Commitment is Not a Four-letter Word

Here’s the thing about achieving your weight loss and fitness goals — they require commitment. You didn’t gain weight or get out of shape overnight. And you certainly can’t achieve your health and fitness goals by being haphazard in your commitment to eat healthy and work out.

I like to think of the 90 percent level of commitment to get your closer to your goal. If you want to eat healthy, try to do that 90 percent of the time. If you’re eating five meals a day over the course of a week, that means you’re consuming 35 courses in seven days. If you’re trying for 90 percent commitment, that means you can have three or four reward meals every week.

The same goes for strength training and cardio conditioning. If you committed to my boot camp for five mornings a week, that means you’re attending 20 times a month. Over the course of 30 days, you should only miss two classes maximum to achieve your fitness goals. When you are at class, don’t just show up. Only you can push yourself to the next level.

It’s easy to make excuses regarding why you can’t achieve your goals. I know that this level of commitment requires sacrifices, whether it be a time crunch, lack of sleep or giving up your favorite foods. But if you give up on your goals at the first sign of adversity, you are going to have a very difficult time achieving them.

Your goals don’t have to be over the top. For example, I gave two of my current boot camp members a pushup challenge. They had to stop doing pushups on their knees and do 20 full pushups, all the way down and up on their toes. Each was only allowed to do full pushups in boot camp. One was convinced she couldn’t do any. I asked her to do as many as she could, and to her surprise, she did five.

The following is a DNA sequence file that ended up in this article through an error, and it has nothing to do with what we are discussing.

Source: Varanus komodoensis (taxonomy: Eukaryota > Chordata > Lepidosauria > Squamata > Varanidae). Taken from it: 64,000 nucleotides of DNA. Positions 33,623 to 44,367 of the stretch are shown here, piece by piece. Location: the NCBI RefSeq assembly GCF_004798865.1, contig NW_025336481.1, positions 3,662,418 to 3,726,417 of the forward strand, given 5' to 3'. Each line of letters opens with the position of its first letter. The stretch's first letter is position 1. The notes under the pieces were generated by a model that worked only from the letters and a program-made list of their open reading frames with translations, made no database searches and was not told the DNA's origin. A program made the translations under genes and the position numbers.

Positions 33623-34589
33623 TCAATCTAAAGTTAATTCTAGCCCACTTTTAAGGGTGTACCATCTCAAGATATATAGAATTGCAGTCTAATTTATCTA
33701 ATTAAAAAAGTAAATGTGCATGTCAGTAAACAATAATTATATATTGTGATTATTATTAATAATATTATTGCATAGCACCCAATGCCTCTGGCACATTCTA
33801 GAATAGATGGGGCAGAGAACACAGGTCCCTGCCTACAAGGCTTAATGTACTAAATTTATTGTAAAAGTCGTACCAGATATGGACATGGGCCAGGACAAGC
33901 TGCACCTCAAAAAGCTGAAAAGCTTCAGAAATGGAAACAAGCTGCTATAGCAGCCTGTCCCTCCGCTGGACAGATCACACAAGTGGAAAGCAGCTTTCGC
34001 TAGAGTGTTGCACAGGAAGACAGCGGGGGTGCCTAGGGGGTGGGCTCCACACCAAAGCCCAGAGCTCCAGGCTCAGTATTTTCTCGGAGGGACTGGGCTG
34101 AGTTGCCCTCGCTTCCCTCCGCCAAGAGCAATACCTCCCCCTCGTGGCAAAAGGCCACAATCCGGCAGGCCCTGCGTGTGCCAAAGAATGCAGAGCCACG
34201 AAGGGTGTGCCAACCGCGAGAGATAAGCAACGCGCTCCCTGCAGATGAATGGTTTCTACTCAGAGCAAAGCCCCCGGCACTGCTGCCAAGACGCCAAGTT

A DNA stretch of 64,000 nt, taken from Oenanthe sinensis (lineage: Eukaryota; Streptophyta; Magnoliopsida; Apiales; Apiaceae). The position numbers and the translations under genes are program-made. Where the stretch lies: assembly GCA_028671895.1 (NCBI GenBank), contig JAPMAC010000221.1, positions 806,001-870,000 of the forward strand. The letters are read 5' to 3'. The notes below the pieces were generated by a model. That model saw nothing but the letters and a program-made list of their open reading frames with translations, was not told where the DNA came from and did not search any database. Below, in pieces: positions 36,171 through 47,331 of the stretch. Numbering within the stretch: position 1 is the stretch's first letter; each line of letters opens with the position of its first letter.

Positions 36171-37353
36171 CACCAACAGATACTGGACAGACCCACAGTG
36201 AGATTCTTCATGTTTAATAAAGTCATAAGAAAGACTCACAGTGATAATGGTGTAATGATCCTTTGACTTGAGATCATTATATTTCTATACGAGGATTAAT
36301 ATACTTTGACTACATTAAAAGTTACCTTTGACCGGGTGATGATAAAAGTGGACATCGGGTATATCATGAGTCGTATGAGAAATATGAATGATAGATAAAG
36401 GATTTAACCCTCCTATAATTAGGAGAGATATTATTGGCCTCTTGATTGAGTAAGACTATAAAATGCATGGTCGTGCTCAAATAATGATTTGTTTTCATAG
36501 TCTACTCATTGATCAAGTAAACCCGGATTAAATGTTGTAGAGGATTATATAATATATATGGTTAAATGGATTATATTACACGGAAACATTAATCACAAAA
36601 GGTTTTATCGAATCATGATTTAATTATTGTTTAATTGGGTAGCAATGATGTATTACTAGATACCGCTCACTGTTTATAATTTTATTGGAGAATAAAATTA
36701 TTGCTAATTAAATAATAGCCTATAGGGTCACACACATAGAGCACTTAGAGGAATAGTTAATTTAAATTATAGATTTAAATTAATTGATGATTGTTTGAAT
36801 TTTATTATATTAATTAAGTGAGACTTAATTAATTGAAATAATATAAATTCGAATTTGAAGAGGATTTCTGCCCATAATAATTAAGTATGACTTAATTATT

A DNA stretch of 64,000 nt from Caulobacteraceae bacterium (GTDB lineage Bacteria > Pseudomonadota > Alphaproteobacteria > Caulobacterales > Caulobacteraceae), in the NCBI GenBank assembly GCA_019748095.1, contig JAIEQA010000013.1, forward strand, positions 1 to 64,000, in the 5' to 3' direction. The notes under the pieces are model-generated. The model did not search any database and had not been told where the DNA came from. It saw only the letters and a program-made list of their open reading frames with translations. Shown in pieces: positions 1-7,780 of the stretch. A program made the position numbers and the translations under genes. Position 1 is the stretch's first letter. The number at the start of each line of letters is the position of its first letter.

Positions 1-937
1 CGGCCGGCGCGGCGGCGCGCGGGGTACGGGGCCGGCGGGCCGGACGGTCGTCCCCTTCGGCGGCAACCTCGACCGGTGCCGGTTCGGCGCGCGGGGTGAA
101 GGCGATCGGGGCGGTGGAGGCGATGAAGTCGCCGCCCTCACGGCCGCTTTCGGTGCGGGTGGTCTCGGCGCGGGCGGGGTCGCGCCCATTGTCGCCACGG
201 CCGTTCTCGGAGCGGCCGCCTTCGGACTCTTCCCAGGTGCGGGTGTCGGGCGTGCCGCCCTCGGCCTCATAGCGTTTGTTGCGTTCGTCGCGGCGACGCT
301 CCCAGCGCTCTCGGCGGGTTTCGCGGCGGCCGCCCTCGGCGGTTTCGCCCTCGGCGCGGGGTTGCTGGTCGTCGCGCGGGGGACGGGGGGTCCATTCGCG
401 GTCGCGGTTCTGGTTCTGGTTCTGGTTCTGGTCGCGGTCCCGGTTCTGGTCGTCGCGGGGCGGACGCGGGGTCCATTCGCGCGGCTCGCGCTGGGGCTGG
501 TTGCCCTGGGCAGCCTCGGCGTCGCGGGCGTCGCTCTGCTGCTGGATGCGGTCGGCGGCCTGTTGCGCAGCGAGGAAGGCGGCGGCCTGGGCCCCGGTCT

Over the next 30 days, I challenged them to do 20 full pushups every night at home with no time limit. At then end of the 30 days, one did 26, up from 10, and the other did 20, up from five. Both completed this in 60 seconds.

How to stay committed

Write down your goals — If you want to meet your goals, you need to have them in writing. That helps you visualize where you want to be. Come up with three-month, six-month and yearlong goals. Maybe you want to run a mile 30 seconds faster in three months. Maybe you want to lose 10 pounds in three months. Whatever your goal is, write it down and share it with me.

Attend boot camp — Every morning, five days a week, I offer boot camp at Sandstone Ridge Park in North Las Vegas. When you can’t make it to class, ask for help. I can give you exercises to do if you’re on the road or have to miss class for another reason. Keep in mind that I will call you if you don’t make it to class to find out why.

Keep a food journal — If you bite it, write it down. You may discover that you eat too many carbohydrates, not enough protein or not enough vegetables, something I’ve discovered in many food journals. A good rule of thumb is to eat a carbohydrate and a protein with every meal to maintain your blood sugar levels and help you curb your urge to overeat. Writing down everything you eat will help you see where you can make changes to your diet to help you achieve your goals.

Most importantly, consider me your partner in crime. I can hold you accountable for reaching your goals.

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